Various Artists "MUSIC OF THE SANTAL TRIBE" (ARC Music, 2014)
(Produced by Deben Bhattacharya)

Ethnomusicologist Deben Bhattacharya is best known for his historic recordings of the Bauls Of Bengal, one of many forays he made into preserving the traditional music of Indian and other Asian cultures... This disc collects two sets of recordings made in 1954 and 1973 documenting the Santal people, an indigenous, pre-Aryan culture of North-Eastern India, located roughly between Bangaldesh and Nepal. These are fairly stark, hyper-traditional performances, a strict gender division between male and female musicians which is especially notable on the many chants and other vocal tracks. Perhaps the most accessible numbers are the instrumentals, which are often solo pieces where the musicians are identified by name, rather than as just "villagers." Among the most striking tunes is the album's first track, simply titled "Madal Or Santal Drum," which spotlights the unusual and distinctive percussion style of the Santal -- a tune which also feels strangely contemporary and may be of interest to modern-day mixers. These rhythms are embedded in the village chants as well, but are more difficult to prize out... Overall, this album will be most compelling to listeners interested in hyper-traditional, folkloric field recordings. Though perhaps less accessible to a general audience than many ARC releases, it is certainly a valuable historical resource, and presents a style of Indian music that is atypical and unexpected.

Various Artists "ROLE: NOVOS SONS DO BRAZIL" (Mais Um Discos, 2014)

Various Artists "THE ULTIMATE GUIDE TO IRISH FOLK" (ARC Music, 2014)
This far-ranging 2-CD set covers a lot of territory, including a bunch of big-name Irish artists such as Altan, Kevin Burke, Andy Irvine, Kila, Niahm Parsons and the Bothy Band, as well as a bunch of more obscure players (which I count as a definite plus...) There are slick modernists and pop-friendly performers as well as more trad-oriented artists, and trad artists delving into crossover material, such as Clannad and Dolores Keane. Plenty of pretty-sounding, melodic instrumentals, of course, played on fiddle, fifes and harps, and singers galore in a variety of styles. Contemporary folk is represented by Luka Bloom and others, Celtic fusioneers such as Afro Celt Sound System rub shoulders with old-timers like the Maken Brothers and the Johnstons, and while U2 didn't make the cut, Irish rock and pop are well represented by groups such as The Young Folk and Screaming Orphans (who both remind me of the Waterboys) as well as grittier pub thumpers like the Mighty Doonans and Horslips, while Sinead O'Connor and Christy Moore deliver an airy but majestic, 12-minute rendition of "Lord Baker." Not all of this is "my kind" of Irish music, but a lot of it's quite nice, and there are certainly a lot of options and styles for newcomers to delve into, giving a good sense of some of the range available in contemporary Celtic music.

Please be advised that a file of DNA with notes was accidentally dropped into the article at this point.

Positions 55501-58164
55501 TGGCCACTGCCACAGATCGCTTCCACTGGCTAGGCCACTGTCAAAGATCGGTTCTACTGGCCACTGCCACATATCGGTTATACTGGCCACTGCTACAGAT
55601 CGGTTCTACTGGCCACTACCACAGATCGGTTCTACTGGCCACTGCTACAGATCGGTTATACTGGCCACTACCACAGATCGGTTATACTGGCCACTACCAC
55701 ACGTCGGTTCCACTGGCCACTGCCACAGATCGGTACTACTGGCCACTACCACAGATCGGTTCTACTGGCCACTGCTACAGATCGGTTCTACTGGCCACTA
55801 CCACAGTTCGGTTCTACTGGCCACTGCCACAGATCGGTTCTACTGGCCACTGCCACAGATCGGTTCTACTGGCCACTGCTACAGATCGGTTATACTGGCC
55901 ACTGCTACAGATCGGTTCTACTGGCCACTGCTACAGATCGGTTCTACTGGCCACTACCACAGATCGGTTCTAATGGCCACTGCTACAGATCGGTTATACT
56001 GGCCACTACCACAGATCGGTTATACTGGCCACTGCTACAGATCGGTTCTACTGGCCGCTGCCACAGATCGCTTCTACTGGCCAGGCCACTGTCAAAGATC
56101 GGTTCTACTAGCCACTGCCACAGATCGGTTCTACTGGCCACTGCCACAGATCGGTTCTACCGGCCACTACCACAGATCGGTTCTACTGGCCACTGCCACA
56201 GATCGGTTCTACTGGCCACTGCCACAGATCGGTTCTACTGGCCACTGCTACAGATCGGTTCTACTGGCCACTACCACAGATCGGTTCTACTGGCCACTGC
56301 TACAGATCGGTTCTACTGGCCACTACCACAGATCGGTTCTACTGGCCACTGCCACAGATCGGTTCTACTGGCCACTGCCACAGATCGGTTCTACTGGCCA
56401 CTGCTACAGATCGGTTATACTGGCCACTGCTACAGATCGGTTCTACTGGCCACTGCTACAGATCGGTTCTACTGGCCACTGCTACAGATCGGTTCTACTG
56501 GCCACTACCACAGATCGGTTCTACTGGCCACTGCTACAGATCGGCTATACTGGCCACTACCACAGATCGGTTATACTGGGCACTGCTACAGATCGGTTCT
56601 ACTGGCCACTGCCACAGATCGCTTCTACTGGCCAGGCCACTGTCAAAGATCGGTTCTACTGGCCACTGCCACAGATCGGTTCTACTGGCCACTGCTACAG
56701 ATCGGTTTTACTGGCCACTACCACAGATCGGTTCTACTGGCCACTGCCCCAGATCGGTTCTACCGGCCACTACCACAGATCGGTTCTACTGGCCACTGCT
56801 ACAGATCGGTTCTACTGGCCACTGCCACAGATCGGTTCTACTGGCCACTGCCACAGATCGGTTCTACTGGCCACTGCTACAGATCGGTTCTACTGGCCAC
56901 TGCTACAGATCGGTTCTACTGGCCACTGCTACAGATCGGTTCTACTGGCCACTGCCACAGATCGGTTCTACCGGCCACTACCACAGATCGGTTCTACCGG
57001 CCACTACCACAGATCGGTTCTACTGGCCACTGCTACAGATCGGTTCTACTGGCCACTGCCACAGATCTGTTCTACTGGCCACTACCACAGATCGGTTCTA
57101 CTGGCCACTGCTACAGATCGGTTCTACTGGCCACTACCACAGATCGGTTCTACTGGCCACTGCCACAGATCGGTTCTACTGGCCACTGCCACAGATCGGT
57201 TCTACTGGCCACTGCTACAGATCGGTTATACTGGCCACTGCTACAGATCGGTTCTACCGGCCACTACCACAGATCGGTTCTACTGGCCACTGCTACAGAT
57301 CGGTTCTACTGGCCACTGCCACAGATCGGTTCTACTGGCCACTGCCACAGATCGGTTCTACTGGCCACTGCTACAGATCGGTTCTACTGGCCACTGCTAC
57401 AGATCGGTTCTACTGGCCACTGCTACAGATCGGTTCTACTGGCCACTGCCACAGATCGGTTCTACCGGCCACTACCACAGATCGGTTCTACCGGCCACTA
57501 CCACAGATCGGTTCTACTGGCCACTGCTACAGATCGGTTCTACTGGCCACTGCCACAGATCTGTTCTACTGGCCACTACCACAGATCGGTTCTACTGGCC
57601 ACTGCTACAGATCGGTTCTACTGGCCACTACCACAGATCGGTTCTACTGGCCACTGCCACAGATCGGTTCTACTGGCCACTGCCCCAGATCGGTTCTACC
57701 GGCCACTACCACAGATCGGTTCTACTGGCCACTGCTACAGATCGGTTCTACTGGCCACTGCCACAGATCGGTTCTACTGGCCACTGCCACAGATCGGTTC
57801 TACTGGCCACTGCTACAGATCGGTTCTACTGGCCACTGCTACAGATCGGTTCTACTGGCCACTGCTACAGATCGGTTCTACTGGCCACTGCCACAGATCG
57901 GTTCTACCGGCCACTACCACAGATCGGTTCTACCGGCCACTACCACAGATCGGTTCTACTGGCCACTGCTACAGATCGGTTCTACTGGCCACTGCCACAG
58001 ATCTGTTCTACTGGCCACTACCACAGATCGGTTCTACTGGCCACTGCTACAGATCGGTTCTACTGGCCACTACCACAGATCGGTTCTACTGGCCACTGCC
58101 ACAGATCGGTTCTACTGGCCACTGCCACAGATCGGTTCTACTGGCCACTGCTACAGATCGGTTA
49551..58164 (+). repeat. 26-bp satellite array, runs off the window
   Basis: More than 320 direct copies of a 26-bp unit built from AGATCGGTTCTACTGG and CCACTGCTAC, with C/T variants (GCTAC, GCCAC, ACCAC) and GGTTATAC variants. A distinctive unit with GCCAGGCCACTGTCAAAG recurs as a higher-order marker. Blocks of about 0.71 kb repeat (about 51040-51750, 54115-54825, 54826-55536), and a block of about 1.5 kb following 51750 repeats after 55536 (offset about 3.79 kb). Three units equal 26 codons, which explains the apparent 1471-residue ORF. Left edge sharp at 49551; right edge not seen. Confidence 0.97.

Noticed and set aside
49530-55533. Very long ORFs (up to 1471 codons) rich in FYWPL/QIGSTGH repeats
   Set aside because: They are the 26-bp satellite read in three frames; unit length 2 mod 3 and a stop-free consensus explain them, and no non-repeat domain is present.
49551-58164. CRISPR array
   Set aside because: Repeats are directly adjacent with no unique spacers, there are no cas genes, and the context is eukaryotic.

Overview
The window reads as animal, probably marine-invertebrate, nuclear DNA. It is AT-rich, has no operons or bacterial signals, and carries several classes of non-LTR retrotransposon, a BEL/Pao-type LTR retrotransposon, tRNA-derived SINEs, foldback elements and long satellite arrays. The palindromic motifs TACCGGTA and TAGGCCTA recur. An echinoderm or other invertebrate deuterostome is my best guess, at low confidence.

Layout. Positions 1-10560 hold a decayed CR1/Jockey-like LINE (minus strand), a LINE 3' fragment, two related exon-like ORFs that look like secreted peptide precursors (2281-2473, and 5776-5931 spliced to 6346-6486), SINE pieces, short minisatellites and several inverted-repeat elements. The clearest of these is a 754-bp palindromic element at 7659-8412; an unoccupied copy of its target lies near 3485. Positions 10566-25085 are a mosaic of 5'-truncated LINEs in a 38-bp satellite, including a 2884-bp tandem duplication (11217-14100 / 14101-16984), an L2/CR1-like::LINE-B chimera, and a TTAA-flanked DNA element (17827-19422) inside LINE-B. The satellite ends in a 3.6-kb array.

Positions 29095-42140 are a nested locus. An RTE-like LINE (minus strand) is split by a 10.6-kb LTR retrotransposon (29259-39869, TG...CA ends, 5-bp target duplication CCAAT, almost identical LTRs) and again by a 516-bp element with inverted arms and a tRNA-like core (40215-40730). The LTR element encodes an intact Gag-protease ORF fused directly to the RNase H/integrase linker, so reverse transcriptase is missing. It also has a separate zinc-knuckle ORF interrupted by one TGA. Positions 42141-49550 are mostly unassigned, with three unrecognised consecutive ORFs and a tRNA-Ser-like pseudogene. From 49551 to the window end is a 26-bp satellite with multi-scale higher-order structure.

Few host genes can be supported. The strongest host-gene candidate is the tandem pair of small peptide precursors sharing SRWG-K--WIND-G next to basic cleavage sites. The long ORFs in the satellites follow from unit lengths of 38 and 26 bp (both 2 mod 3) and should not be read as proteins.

New To Me...

Jorge Aragao "Raiz E Flor" (Som Livre, 1988)
(Produced by Milton Manhaes)

A prolific composer and performer, multi-instrumentalist Jorge Aragao was a founding member of the Grupo Fundo Do Quintal, and is a torchbearer for the back-to-roots samba style known as pagode. This is an album of slick, classy samba-pop, but ultimately too gooey and ballad-oriented for me... The opening track, a duet with Arlindo Cruz, is a nice uptempo tune that harkens back to the glory days of pagode, as do a couple of tracks on second half of the album, but the rest of the record is super-soft pop, with tinkly keyboards and gentle arrangements that won't do much for folks in search of a more robust samba sound.

Mathieu Boogaerts "Mathieu Boogaerts" (Tot Ou Tard, 2012)

Stephane Grappelli "Unique Piano Sessions: Paris 1955" (Jazz Anthology/Musidisc France) (LP)